European Commission plays bad cop, the fiscal pinch of the left in France and overcapacities in China

21 June 2024

Executive summary

This week, we look at three critical issues:

  • European Commission plays bad cop on fiscal deficits. France, Italy, Poland, Belgium, Hungary, Slovakia and Malta have been named and shamed for running fiscal deficits above -3% of GDP. But we will only find out in mid-July how forcefully the new fiscal rules will be applied – and how much wiggle room is offered to the EU members. For Italy, an Excessive Deficit Procedure would mean a significant fiscal adjustment in the structural balance (~1% of GDP per year) and up to 0.05% of GDP in fines. In France, the fiscal deficit is likely to remain above -4.5% of GDP in 2025-26 no matter who wins the parliamentary elections in July.  
  • French elections: The fiscal pinch of the Front Populaire. Polls indicate that the left-wing alliance could secure around 28% of votes in the first round, more than President Macron’s Renaissance alliance (18%) but less than the right-wing alliance (33%). The left-wing alliance aims to unleash EUR125bn of spending, funded by substantial tax increases, with a net fiscal cost of around EUR33bn or close to 1.2% of GDP. The French government bond spread would widen to 120bps in 2024, nearly double the increase expected under a far-right government, and GDP growth would be hit by a contained -0.3pp in 2025 as tighter financial conditions more than offset the growth-boosting effect of fiscal expansion. But the public deficit would rise above -6% of GDP, and negative economic impacts could build up over time amid lower potential growth and a loss of competitiveness.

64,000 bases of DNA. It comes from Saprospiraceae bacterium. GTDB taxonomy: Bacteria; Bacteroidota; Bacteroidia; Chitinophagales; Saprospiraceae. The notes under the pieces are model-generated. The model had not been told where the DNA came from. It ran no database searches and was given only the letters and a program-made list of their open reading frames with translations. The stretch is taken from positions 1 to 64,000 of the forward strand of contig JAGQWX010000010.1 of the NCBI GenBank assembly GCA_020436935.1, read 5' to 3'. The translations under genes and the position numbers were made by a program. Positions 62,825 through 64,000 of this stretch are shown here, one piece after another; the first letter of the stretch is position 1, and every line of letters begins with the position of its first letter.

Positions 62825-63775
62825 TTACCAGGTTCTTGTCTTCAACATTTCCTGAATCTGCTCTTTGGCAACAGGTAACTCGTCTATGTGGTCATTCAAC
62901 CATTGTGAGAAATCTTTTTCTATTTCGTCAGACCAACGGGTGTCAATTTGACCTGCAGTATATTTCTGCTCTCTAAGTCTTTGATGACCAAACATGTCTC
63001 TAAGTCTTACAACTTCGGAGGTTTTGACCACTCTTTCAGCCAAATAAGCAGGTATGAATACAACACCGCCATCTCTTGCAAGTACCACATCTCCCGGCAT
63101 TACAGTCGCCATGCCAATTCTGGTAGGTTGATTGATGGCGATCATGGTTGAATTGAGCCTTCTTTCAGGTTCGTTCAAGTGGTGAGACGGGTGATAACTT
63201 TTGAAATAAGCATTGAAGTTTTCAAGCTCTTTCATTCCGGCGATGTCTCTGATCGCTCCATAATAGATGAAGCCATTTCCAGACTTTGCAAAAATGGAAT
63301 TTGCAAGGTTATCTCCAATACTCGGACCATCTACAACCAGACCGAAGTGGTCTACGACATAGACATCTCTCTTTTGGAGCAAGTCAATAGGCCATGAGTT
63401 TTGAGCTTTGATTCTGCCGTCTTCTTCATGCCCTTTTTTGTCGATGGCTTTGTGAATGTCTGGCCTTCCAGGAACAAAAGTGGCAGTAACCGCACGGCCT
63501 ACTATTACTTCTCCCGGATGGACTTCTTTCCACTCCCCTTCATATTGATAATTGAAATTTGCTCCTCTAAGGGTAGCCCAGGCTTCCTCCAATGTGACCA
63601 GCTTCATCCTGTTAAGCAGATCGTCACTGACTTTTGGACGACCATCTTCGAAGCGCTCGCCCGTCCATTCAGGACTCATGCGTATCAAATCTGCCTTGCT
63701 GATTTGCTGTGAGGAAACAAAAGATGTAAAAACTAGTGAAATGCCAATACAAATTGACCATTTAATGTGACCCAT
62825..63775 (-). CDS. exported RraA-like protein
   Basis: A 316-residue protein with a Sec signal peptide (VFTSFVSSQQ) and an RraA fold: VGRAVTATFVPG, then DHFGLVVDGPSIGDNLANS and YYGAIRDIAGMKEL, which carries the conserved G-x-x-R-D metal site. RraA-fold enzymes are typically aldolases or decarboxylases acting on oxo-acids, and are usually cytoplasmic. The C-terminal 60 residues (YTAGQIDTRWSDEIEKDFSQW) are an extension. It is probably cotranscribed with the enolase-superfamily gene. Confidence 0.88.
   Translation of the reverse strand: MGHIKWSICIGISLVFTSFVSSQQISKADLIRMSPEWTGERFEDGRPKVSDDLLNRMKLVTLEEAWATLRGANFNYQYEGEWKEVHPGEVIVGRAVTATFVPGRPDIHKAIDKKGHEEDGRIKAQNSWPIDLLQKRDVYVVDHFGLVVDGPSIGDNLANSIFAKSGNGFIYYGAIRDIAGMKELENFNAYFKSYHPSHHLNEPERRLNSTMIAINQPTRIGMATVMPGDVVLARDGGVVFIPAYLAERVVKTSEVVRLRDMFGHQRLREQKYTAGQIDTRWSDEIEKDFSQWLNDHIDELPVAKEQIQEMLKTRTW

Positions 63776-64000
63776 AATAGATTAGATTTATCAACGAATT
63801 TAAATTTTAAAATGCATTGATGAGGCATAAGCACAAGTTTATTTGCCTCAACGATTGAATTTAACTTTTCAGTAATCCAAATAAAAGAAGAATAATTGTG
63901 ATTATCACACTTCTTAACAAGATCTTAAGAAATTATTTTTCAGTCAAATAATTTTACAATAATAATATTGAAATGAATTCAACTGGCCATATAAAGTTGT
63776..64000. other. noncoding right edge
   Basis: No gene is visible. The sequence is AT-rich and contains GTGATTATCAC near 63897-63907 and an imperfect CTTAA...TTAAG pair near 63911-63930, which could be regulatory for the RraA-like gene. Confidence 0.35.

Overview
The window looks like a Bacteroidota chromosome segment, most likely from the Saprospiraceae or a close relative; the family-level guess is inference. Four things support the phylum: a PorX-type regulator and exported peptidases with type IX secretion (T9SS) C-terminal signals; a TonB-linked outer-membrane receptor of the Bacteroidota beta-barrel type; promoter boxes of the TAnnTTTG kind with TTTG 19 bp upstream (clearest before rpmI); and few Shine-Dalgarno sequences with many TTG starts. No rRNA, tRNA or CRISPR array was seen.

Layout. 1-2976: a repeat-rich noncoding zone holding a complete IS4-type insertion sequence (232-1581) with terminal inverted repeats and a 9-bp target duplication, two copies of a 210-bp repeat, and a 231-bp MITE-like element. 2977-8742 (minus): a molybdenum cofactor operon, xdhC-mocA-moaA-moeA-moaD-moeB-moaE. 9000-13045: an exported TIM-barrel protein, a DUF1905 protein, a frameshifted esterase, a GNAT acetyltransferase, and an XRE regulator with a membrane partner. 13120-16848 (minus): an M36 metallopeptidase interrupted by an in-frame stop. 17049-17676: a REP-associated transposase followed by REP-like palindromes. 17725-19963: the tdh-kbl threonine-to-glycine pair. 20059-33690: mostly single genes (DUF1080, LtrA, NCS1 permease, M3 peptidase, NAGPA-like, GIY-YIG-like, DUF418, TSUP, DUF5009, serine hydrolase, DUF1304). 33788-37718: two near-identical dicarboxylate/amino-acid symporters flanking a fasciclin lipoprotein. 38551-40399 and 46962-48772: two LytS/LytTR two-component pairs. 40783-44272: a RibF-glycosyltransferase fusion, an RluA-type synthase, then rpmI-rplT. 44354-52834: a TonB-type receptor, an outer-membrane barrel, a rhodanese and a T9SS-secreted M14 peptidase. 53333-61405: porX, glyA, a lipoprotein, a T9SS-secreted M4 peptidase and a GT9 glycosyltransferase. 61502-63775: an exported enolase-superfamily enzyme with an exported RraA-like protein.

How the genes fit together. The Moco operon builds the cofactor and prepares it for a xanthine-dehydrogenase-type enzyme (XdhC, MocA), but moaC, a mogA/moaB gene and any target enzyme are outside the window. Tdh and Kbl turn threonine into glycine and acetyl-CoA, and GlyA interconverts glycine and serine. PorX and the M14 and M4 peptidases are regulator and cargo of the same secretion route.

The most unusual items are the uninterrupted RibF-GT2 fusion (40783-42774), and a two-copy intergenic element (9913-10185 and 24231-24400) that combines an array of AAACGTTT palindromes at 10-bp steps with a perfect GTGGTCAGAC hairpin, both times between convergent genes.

• Overcapacities in China call for higher outbound investment. This month’s G7 statement is the latest to raise concerns about excess capacity in China, where the industrial capacity-utilization rate has declined from 77.2% in Q1 2021 to 73.6% in Q1 2024, the lowest level since 2016 (outside Covid-19). A cyclical imbalance is again at play today amid still-soft domestic demand and supply-side stimulus measures. The domestic context is giving Chinese exporters room to further lower prices to maintain or expand overseas market share, or to make up for higher tariffs. And China’s trade surplus is set to rise further, particularly with emerging economies who account for nearly 60% of Chinese exports. Increasing outbound investment could be a win-win solution to mitigate the trade surplus, but is likely to face geopolitical pushback.

Ludovic Subran

Allianz SE

Bjoern Griesbach

Allianz SE

Maddalena Martini

Allianz SE

Jordi Basco-Carrera

Allianz SE

Françoise Huang

Allianz Trade

Manfred Stamer

Allianz Trade

Maxime Darmet

Allianz Trade

Yao Lu

Allianz Trade